And when were these ‘standards of sacred architecture’ set in stone?? (Haha!)
    The ancient Greek philosophers argued that things proportioned according to the golden ratio seemed more pleasing and attractive to people – this might be what you describe ‘eternal’. (Apparently, in some quarters during the Gothic period, this classical view of beauty was seen as sinful!) There may well be some evolutionary and/or cultural reasons why classical proportions have a generally pleasing effect – and I like them too – but what each person sees as beautiful still varies; is still subjective. It depends on their background and culture – same with music – or are you going to argue that there is only certain music that is ‘beautiful’? I don’t personally like a lot of Victorian architecture – too heavy for MY idea of beauty – you are free to disagree. I don’t like much Eastern art and music – because I don’t have much experience or understanding of those cultures – I don’t believe that therefore they are NOT beautiful (just not to me). There is no OBJECTIVE (Catholic or otherwise) standard of beauty.I quite like the Archbishop’s residence, I also like the bold circular, airy ‘Paddy’s Wigwam’ – I CAN call it beautiful and you can THINK I have bad taste…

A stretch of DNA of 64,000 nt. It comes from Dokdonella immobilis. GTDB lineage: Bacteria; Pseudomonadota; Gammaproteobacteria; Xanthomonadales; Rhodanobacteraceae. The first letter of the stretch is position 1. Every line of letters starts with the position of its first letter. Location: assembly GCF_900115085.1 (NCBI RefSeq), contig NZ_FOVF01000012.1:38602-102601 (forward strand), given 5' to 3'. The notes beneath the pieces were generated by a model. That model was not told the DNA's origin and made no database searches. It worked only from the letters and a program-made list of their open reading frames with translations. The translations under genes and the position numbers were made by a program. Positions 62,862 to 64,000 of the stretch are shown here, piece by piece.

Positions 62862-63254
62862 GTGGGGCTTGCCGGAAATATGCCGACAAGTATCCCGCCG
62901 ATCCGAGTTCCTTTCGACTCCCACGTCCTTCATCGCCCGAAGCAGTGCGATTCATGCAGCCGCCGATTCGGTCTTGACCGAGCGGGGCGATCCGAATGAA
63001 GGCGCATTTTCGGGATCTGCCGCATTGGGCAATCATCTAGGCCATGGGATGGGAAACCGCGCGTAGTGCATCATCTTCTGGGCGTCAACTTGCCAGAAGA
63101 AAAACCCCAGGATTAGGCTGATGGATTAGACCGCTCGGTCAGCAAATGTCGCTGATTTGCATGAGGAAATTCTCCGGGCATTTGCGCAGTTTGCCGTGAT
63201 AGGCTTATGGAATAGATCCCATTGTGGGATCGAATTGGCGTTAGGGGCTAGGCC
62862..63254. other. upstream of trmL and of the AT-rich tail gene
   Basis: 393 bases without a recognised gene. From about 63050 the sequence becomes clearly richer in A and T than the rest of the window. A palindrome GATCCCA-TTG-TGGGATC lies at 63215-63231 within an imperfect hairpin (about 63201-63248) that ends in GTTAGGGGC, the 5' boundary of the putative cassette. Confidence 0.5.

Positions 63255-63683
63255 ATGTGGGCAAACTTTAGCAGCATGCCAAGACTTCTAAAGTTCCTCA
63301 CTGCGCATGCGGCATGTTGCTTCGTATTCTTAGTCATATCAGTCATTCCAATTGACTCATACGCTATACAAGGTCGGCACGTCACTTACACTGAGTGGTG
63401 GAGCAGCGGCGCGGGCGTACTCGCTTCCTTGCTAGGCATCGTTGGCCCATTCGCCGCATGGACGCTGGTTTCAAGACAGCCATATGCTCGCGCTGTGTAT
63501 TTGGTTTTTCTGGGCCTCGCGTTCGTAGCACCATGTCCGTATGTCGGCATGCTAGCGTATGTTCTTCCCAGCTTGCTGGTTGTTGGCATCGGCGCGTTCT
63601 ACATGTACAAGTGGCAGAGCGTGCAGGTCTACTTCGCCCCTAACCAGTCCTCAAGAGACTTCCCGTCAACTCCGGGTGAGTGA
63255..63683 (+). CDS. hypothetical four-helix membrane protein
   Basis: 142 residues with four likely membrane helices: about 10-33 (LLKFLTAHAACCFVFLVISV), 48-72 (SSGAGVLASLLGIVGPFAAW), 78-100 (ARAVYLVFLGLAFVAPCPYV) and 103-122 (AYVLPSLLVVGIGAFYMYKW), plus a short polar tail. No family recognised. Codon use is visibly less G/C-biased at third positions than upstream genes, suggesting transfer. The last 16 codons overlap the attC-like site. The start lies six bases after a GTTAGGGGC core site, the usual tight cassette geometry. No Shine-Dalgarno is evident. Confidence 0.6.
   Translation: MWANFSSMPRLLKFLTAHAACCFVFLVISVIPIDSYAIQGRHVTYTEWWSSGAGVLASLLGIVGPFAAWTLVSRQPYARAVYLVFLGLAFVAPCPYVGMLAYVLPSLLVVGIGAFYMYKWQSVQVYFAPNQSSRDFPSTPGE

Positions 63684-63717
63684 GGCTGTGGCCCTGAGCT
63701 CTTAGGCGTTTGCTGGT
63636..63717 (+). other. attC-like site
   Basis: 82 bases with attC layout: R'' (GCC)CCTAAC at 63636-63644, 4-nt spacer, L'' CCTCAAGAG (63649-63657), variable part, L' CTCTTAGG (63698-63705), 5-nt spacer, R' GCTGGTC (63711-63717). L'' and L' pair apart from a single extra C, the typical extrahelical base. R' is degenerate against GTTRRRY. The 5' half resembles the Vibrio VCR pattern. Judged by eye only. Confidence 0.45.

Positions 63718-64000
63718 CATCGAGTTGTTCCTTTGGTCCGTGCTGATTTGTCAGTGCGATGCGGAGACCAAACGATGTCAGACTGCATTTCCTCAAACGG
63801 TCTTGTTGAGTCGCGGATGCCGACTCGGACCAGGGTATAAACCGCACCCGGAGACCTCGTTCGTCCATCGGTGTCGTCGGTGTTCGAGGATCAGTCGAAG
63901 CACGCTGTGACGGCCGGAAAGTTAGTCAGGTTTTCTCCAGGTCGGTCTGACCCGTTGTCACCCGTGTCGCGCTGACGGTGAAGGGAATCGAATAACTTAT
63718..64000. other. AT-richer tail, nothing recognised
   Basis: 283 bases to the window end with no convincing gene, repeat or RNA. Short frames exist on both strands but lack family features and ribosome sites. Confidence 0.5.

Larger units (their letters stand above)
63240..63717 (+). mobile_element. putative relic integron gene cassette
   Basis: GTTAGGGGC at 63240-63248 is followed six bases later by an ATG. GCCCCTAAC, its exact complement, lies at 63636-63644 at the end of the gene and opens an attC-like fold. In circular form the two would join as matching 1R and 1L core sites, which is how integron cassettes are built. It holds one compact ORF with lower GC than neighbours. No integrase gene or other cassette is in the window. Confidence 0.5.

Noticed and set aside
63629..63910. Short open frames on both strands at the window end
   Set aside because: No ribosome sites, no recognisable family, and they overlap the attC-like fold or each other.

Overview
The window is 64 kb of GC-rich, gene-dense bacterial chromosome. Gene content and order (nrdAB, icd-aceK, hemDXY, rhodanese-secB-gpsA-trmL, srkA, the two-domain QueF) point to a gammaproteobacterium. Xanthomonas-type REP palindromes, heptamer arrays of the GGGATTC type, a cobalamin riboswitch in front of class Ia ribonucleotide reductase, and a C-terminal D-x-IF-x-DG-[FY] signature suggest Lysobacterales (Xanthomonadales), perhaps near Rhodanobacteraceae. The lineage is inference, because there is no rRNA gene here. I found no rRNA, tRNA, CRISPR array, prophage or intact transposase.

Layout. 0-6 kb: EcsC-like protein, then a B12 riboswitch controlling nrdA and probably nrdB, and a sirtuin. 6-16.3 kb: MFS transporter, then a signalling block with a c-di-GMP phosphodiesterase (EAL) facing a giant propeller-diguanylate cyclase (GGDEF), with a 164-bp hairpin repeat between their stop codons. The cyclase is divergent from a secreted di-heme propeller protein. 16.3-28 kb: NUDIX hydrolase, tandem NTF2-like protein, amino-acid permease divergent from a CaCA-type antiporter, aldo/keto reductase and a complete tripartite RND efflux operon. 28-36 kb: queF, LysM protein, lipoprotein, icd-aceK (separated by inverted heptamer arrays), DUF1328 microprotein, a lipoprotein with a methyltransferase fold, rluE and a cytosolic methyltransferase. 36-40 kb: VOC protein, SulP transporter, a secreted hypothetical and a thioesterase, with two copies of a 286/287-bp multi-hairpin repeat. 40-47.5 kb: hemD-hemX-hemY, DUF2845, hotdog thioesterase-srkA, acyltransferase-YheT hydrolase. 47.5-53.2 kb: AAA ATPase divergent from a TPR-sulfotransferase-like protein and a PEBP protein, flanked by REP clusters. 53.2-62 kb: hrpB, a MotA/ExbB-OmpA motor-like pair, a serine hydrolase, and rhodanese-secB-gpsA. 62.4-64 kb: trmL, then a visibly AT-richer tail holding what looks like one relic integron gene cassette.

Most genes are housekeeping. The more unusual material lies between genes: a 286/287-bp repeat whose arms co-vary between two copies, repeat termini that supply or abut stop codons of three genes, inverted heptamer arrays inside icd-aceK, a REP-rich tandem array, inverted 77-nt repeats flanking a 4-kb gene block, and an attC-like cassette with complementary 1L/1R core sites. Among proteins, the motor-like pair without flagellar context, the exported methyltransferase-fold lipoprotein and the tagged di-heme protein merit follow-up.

• Mark

     Thank you for your thoughtful disagreement. I respect your answer. My view is that some forms of architecture are associated with our faith historically while LMC is an Aztec style not associated with our faith. I do appreciate civilized debate unlike the sloppy entry by Greenmoon which poses no argument rather than intent to irritate. Best Regards

  • Greenmoon

    All I am suggesting is that my celebration of my faith is not dependant on the size, shape or age of the building in which that celebration is held.
    I would still like an answer to my “sloppy entry”.